The Christmas season will officially start in one week. For me, however, it always starts a little earlier, namely when I see the first gingerbread cookies in the store in November (I don’t see them beforehand because my eyes are still gingerbread blind before November 1st). Then I get really excited and buy a pack. At first I am very happy and wonder how I could have been without gingerbread for a whole year. Shortly afterwards I find them too sweet, too dry or too firm etc. My husband rolls his eyes because he already knows the game from last year. He asks: “Why don’t you bake some yourself right away?” Well, because like a kid at the supermarket checkout, I want my lollipop straight away. But then the opened pack goes into the drawer at home while I put my apron on and bake my own gingerbread cookies, which are “not so sweet and somehow juicier and tastier and made with much better ingredients”. Further eye rolling.
For me, gingerbread cookies are perhaps the most beautiful thing about Christmas time. It’s enough for me to have a gingerbread and a clementine on my plate, a green tea in my hand and it’s Christmas. Most of the time we don’t have a Christmas tree and only minimal Christmas decorations in the house, but classic Christmas cookies are a must. And yes, if I had to celebrate Christmas on a lonely island and could only take a single pastry with me, it would probably be this gingerbread (but please don’t tell my cinnamon stars and coconut macaroons!). I always have to grin when someone writes on social media on the first or second Advent that they are not in the Christmas spirit yet. Because it’s interesting that at Christmas time we always think we have to feel a certain way. So cozy, happy and festive with a touch of angel dust. Since I generally don’t like doing what I’m told (rapid nod from Thomas), I don’t like the pressure of always feeling “Christmassy” during the Christmas season. I think that you should always feel the way you feel. And that it makes you potentially unhappy if you think you always have to be happy and satisfied or if you think you have to chase after an image that is given by society. But when I pull a fragrant sheet of gingerbread out of the oven, the smell of melted chocolate wafts through the kitchen, a candle burns on the table, the dog is sleeping in front of the fireplace and a pot of freshly brewed tea is waiting for me … and if it’s outside it’s already dark – and, oh, was that a snowflake? – then I also feel comfortable and satisfied and … maybe there was a little angel dust in the air. Who knows.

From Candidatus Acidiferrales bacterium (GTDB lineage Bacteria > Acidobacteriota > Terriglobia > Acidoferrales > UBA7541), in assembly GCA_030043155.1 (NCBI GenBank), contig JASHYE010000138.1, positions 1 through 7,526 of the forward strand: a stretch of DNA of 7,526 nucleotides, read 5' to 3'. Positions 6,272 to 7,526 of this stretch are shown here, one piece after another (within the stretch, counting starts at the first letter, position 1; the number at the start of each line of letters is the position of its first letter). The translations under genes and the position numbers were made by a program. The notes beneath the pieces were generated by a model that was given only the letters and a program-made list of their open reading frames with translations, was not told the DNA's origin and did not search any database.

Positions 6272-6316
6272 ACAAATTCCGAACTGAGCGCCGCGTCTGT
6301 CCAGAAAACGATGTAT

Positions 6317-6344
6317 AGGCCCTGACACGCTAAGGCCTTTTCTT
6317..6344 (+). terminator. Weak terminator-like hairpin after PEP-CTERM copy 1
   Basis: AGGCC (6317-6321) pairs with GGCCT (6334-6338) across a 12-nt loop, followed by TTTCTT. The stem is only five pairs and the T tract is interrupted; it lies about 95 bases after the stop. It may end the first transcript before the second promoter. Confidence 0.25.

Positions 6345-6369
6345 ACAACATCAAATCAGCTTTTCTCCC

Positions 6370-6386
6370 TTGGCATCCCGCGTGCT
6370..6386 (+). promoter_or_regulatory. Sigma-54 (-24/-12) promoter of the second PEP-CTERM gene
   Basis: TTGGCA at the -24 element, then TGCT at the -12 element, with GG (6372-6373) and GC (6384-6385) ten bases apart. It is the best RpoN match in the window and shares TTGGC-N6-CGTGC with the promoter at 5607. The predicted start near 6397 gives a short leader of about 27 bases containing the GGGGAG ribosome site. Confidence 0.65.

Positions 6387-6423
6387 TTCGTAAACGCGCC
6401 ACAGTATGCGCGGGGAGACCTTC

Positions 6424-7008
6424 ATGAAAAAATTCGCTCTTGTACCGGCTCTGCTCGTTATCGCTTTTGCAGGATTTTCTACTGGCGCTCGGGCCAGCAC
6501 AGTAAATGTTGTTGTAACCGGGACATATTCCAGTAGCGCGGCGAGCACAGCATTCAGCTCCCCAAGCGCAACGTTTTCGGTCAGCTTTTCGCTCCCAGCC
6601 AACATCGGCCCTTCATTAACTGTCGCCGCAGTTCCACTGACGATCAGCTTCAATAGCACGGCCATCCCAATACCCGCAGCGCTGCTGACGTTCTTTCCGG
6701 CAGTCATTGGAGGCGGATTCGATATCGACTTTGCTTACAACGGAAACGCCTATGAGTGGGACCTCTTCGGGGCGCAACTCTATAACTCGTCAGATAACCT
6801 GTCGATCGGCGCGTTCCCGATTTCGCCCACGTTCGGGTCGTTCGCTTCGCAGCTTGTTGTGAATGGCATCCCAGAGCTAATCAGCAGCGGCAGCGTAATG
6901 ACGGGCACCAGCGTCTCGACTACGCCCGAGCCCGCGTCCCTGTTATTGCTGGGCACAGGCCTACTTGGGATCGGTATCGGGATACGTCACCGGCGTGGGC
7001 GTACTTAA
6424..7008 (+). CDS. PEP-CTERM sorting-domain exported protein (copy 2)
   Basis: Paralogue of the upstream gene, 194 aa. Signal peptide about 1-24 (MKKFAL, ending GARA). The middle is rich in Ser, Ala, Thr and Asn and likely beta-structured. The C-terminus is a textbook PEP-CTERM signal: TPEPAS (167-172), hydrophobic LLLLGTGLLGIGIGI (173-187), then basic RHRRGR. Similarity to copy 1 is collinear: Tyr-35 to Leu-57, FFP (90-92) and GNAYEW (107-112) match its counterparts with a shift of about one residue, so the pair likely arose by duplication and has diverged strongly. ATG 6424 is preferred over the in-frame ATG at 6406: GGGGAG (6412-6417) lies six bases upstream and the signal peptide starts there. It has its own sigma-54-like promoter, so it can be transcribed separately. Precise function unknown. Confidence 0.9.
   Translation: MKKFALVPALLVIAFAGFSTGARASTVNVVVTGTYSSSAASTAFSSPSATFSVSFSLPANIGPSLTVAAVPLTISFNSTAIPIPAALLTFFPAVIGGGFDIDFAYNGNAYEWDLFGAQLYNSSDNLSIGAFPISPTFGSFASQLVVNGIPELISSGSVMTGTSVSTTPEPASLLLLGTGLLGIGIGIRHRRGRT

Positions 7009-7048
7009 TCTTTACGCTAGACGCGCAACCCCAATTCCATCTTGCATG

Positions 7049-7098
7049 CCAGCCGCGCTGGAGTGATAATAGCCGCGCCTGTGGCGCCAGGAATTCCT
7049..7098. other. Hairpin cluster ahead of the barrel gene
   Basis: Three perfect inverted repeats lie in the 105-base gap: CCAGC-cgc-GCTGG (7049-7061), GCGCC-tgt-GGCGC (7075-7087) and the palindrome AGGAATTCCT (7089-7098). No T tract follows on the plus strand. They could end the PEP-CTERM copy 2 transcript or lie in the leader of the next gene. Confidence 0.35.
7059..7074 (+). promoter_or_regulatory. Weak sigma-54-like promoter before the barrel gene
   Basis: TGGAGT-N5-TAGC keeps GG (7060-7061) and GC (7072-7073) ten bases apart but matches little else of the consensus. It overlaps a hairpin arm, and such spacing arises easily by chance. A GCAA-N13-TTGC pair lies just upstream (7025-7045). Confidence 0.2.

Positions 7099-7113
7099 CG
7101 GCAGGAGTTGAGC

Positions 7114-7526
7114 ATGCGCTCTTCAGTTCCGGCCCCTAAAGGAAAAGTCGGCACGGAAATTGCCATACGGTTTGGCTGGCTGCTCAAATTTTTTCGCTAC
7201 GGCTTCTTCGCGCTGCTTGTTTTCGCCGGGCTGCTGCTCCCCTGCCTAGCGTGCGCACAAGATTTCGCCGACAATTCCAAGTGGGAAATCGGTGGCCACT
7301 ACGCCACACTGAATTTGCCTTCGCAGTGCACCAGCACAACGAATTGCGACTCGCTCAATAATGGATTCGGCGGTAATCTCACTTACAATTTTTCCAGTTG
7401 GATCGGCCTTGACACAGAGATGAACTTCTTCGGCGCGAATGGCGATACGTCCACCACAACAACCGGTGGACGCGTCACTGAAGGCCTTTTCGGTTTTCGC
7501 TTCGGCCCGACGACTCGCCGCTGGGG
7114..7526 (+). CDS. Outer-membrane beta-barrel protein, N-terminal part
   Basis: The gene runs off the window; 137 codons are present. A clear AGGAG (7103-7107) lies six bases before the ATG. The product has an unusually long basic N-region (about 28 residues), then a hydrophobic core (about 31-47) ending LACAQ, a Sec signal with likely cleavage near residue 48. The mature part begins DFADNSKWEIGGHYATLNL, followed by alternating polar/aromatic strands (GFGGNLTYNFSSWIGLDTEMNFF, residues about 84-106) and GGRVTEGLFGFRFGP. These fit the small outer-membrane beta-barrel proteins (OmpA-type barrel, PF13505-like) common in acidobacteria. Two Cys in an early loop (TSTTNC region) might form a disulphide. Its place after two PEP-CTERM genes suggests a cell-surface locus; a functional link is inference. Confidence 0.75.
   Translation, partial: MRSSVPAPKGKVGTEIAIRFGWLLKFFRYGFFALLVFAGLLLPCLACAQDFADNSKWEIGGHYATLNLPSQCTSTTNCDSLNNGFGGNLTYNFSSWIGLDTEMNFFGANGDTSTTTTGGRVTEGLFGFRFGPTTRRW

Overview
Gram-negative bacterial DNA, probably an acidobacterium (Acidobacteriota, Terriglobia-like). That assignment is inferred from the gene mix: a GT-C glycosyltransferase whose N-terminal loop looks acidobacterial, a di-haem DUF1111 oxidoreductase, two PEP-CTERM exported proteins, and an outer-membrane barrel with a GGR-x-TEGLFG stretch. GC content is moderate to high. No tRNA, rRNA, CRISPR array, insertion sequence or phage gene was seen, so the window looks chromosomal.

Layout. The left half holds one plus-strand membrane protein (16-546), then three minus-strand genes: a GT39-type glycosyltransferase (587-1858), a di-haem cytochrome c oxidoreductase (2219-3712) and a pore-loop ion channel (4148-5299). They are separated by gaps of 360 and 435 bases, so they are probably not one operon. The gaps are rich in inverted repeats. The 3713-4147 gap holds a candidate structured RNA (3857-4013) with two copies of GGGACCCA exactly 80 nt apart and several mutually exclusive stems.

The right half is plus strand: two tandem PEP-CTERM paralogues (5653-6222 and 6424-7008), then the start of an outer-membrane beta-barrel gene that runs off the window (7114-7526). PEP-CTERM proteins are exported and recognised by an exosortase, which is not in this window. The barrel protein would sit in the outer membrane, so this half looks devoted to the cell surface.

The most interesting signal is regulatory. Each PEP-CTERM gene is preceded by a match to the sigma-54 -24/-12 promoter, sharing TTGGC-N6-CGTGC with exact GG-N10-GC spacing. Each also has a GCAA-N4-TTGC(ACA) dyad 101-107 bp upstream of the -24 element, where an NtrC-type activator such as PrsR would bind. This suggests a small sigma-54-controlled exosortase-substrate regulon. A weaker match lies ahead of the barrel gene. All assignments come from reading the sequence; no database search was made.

And now my question for you: what brings you into a Christmas mood? And do you love gingerbread cookies as much as I do? Please let me know in the comments below!
4 INGREDIENTS GINGERBREAD
For the gingerbread dough:
- 250 g ground almonds
- 1 tsp cinnamon
- 2 tsp gingerbread spice
- 1/3 tsp salt
- 1 grated zest of organic lemon
- 60 g white almond butter
- 100 ml maple syrup grade A or C
For the glaze:
- 100 g dark chocolate
- Preheat the oven to 180°C.
- Mix all ingredients for the gingerbread dough in a bowl.
- Line a baking sheet with baking paper. Take out almost tablespoon-sized portions of the dough, shape into balls, place on baking paper and flatten a little. Shape the edges evenly round.
- Bake for 12 minutes. At the end of the baking time, the gingerbread should be lightly browned on the underside and still soft. They harden a little later.
- Let the gingerbread cool completely.
- Melt dark chocolate in a water bath (if you like, you can "cheat", chop the chocolate and melt it while stirring and over medium heat in a saucepan without a water bath).
- Using a brush cover the gingerbread all over with chocolate.
- Let the chocolate harden at room temperature.